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Henry Wadsworth Longfellow, ed. Poems of Places: An Anthology in 31 Volumes.
Russia: Vol. XX. 1876–79.

Alma, the River

Battle of the Alma

By Anonymous

BRIGHTLY, briskly runs the Alma, cold and green from mountain snow;

Pleasant shade along its borders oak and plane and walnut throw,

Where the Tartar shepherd shelters with his flock from noontide heat,

In a silence only broken by the browsing goat’s faint bleat.

From the huts beneath the hillsides Tartar women to the brink

Shyly come to fill their pitchers, or drive down the cows to drink.

All is calm and peace and plenty: over all—a form of awe!—

Sleeps in light the snow-spread table of the mighty Tschatyr-Dagh.

On the northern bank the copses flush with autumn red and gold;

On the southern bank the margin shows a cliff-line bare and bold.

You may cross the stream in spring-time, nor be wet above the knee,

But when summer melts the snow-wreaths, who would ford it stout must be.

On the twentieth of September—they had marched from early morn—

As our armies neared the Alma they were weary men and worn;

But the heaviest tread grew springy, strength was in the weakest hand,

As the word “Halt! Form!” was given, for they knew the Russ at hand.

There along the southern heights in intrenchments lay the foe,

With his batteries in position,—sevenscore great guns, levelled low.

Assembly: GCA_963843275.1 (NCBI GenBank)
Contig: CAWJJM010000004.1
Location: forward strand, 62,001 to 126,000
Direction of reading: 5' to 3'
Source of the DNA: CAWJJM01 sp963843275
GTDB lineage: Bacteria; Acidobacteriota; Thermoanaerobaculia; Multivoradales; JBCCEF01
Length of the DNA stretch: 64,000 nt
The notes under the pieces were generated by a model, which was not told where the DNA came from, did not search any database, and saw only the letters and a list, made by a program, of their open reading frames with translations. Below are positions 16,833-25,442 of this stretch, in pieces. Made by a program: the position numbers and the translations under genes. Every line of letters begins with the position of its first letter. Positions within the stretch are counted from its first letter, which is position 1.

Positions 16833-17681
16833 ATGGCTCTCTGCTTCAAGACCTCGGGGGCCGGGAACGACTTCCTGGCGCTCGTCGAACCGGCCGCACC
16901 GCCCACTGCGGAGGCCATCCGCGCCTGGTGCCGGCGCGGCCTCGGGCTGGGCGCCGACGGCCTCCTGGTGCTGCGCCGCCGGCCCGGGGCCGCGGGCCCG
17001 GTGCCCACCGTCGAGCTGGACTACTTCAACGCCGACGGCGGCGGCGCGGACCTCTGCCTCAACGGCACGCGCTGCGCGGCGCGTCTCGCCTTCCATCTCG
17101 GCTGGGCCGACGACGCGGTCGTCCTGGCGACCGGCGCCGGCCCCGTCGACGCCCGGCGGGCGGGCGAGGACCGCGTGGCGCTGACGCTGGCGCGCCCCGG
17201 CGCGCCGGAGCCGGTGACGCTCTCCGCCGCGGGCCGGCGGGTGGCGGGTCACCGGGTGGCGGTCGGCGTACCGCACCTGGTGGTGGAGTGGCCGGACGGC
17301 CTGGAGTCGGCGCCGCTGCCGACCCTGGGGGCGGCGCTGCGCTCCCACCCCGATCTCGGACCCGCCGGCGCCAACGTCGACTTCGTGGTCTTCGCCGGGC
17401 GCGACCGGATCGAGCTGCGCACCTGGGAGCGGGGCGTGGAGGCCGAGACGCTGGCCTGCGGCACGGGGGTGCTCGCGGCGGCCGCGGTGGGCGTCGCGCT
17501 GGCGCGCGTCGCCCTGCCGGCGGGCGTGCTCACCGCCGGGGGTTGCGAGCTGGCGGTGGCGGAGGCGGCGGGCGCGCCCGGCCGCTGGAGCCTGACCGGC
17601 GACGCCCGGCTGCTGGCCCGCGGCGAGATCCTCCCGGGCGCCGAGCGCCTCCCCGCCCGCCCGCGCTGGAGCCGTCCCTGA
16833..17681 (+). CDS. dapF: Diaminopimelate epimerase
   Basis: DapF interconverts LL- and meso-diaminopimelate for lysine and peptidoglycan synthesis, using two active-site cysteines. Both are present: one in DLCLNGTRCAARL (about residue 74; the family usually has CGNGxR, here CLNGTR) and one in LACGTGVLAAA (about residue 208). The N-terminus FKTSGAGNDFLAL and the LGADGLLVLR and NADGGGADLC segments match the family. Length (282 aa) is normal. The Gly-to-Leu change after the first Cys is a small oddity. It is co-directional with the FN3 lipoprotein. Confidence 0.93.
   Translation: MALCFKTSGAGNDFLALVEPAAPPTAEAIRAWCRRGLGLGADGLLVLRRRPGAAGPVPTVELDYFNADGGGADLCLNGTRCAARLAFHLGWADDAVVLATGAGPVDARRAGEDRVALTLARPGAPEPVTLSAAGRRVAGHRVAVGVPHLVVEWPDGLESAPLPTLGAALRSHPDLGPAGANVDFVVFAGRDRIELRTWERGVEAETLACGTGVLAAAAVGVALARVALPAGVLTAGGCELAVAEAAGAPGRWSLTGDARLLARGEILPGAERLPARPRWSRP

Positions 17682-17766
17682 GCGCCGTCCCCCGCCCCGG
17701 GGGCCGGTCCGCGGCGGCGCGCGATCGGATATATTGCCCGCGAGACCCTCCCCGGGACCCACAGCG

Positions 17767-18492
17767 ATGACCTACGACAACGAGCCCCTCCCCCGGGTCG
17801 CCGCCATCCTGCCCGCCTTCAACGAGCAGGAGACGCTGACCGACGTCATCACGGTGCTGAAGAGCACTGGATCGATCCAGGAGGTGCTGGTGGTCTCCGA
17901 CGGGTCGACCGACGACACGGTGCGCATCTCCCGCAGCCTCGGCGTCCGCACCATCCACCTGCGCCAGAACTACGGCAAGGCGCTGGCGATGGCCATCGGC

There was little time to count them ere their roar the silence woke,

And the dell has grown a hell,—all fire and sulphurous smoke.

Now Zouaves and Tirailleurs!—now Rifles and Chasseurs!

Scatter wide, finding shelter where you can;

Fire steadily and slow, till the distant foemen know

That every Minié bullet has its man!

See! they crouch, with well-filled pouch, firm hand, and murderous aim:

Every bush, a puff of smoke; every stone, a jet of flame;

And behind their covering shot, at a steady, swinging trot,

Downward pours, to the shores, the Allies’ van!

Again—again—again those batteries’ iron rain,

And thick, alas! our gallant fellows fall:

For the river it is deep, and the banks they are steep,

And the heights there beyond are like a wall.

But a lusty British cheer, and a thundering British charge,

And the foremost are already in the flood,

Though the great guns ever roar, down upon them from the shore,

And the water that was green turns to blood!

Through the shallows, in the deeps, o’er the bowlders, up the steeps,

British, French, and Turk, eager for the work,

Are floundering and clambering and rushing with mad leaps—

On again—on amain,—some are left, though many die,—

Your powder may be damp, but your bayonets are dry:

Let it come but to the steel, and the Muscovite shall feel

With what men he his prowess hath to try!

Hark to those ringing cheers! ’T is the bold Welsh Fusileers!

Ever foremost where there ’s work to be done:

They ’ve won footing on the bank,—they are closing rank on rank,

Scores of dying, but of flying never one!

Now, fiery Celtic blood, to our French allies make good

The credit of the lineage that you share!

They have gained the heights’ bald crown! Now they stagger,—now they ’re down!

But, hark! another cheer, and the gallant Guards are near!

And with glorious tartans streaming, and Highland bagpipes screaming,

The Black-Watch to the rescue appear!

At length the crest is won! Stab the gunner at his gun!

Ere to take up new ground the batteries wheel;

On, Britons, Turks, and French, o’er redoubt and over trench,

Surge on like a wave of flashing steel!—

Lo, they waver! lo, they shake! lo, their line begins to break!

With the tramp of flying men, flying horses, earth doth quake.

You have fought a desperate fight, you have crushed a giant might,

And four hours ere the setting of the sun,

The triple flags wave high, bullet-rent, against the sky,

And the Battle of the Alma hath been won!